Crucial housing judgment still outstanding 16 months later, judiciary fails to explain why

play article
Subscribers can listen to this article
The judgment in the case brought by Eric Lolo (above) against the Drakenstein Municipality over emergency housing has been outstanding for 16 months now.
The judgment in the case brought by Eric Lolo (above) against the Drakenstein Municipality over emergency housing has been outstanding for 16 months now.
Barbara Maregele, GroundUp

It's been 16 months since Acting Judge Bernard Martin reserved judgment in a matter relating to emergency housing for many destitute families that face evictions in the Drakenstein municipality., GroundUp reported.

GroundUp first reported that the judgment was reserved in February 2021.

The case was initially lodged against the municipality by Eric Lolo, a farm dweller from Wellington. He had been served with an eviction order in 2015 and no emergency accommodation was provided for him and his daughter.

Lolo brought the case on behalf of himself and other people living on farms in Drakenstein who find themselves in the same situation. According to court papers, farm dwellers want the municipality to provide adequate emergency housing to people, most of whom are poor farm workers, facing eviction in rural areas.

Evicted farm dwellers were previously relocated by the municipality to densely populated informal settlements.

READ | Still no verdict in emergency housing case, 15 months after judgment reserved

The matter was heard in the Western Cape High Court for the first time in August 2020 and the last hearing took place in February 2021. According to judiciary norms and standards, a judge "should make every effort to hand down reserved judgments no later than three months after the date of the last hearing".

In March this year, Lolo's legal representatives, JD van der Merwe Attorneys, first raised concerns about the lengthy delay, stating that it is the judge's duty to deliver reserved judgments diligently and without undue delay.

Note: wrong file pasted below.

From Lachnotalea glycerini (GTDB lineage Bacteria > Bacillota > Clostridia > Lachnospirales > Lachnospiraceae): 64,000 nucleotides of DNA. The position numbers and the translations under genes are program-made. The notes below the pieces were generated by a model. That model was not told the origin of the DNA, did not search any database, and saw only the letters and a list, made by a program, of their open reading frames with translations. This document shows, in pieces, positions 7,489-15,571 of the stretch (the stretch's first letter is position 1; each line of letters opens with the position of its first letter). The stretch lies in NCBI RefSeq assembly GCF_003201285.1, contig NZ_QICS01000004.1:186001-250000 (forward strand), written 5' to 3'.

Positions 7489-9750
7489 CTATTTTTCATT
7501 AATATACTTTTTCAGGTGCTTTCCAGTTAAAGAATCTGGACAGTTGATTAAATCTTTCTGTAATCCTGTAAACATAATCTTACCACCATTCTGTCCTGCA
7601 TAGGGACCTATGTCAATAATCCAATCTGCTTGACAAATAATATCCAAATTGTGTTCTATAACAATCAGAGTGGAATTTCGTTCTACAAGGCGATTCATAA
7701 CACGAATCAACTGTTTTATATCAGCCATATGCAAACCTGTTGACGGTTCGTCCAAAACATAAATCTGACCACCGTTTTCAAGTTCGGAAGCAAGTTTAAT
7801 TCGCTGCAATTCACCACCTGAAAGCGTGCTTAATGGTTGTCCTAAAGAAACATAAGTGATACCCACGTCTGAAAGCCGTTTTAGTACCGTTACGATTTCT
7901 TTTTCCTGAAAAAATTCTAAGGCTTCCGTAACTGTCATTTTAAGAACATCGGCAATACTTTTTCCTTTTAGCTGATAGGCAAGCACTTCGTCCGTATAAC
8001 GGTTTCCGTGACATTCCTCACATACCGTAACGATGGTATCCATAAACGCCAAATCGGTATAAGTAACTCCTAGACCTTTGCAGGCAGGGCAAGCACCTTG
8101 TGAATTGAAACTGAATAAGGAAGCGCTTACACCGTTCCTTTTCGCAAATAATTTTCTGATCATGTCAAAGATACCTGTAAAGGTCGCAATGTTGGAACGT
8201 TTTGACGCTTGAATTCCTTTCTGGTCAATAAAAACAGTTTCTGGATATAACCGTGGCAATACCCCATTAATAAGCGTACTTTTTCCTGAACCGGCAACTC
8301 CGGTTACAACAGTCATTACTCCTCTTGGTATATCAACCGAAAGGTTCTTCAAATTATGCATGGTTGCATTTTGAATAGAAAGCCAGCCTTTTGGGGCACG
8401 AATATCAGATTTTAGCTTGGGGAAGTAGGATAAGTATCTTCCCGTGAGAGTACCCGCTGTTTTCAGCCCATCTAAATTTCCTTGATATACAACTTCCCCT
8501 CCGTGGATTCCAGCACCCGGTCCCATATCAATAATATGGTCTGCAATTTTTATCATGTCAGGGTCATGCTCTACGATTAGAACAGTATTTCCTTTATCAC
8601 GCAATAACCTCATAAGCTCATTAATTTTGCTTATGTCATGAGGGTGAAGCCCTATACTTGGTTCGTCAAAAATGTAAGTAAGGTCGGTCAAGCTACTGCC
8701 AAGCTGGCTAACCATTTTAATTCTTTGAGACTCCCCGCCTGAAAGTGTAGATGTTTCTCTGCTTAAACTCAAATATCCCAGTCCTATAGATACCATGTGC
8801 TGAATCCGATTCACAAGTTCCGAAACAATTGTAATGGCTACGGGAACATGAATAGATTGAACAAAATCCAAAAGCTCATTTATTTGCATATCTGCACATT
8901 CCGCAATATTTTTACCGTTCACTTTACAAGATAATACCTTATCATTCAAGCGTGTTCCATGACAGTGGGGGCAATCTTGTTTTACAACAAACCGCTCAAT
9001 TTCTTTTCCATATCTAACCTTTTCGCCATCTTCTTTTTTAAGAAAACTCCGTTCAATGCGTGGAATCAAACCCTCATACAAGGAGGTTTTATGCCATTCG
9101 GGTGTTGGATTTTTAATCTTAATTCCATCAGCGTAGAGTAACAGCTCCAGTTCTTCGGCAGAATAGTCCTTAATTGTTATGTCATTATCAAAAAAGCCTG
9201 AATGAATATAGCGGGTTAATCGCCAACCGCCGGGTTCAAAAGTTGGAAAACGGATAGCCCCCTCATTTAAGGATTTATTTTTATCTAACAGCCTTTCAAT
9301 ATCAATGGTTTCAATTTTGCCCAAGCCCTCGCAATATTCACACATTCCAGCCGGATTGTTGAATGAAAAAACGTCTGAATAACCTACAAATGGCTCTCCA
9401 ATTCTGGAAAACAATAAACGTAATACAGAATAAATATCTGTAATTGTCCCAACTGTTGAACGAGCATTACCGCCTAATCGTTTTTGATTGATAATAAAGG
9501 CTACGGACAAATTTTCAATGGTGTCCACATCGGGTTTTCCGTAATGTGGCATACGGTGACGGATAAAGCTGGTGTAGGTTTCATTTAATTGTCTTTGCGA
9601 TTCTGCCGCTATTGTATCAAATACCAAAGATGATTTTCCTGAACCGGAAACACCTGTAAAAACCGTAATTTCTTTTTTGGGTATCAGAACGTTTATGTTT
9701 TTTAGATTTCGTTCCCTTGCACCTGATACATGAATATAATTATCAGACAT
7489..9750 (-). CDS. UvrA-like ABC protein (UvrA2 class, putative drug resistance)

The attorneys were told via email on 24 May that the ruling would be available by 14 June. But this date has come and gone.

Lolo's attorneys are yet to get a response from Martin.

The judge's secretary did not respond to our questions.

Judiciary spokesperson Lusanda Ntuli promised to get back to us but did not do so by the time of publication.

Lolo currently still lives on a farm outside Wellington. His eviction matter is still suspended in the Wellington Magistrate's Court, pending the outcome of the High Court ruling.

Never miss a story. Choose from our range of newsletters to get the news you want delivered straight to your inbox.

We live in a world where facts and fiction get blurred
In times of uncertainty you need journalism you can trust. For 14 free days, you can have access to a world of in-depth analyses, investigative journalism, top opinions and a range of features. Journalism strengthens democracy. Invest in the future today. Thereafter you will be billed R75 per month. You can cancel anytime and if you cancel within 14 days you won't be billed. 
Subscribe to News24
Voting Booth
A Section 89 panel headed by former chief justice Sandile Ngcobo found President Cyril Ramaphosa has an impeachable case to answer on the Phala Phala scandal.
Please select an option Oops! Something went wrong, please try again later.
Ramaphosa should do the honourable thing and immediately resign.
23% - 1482 votes
Ramaphosa should follow due process and submit himself to an impeachment hearing.
30% - 1915 votes
Ramaphosa should fight the findings in court and keep his job at all costs
47% - 3035 votes
Rand - Dollar
Rand - Pound
Rand - Euro
Rand - Aus dollar
Rand - Yen
Brent Crude
Top 40
All Share
Resource 10
Industrial 25
Financial 15
All JSE data delayed by at least 15 minutes Iress logo
Editorial feedback and complaints

Contact the public editor with feedback for our journalists, complaints, queries or suggestions about articles on News24.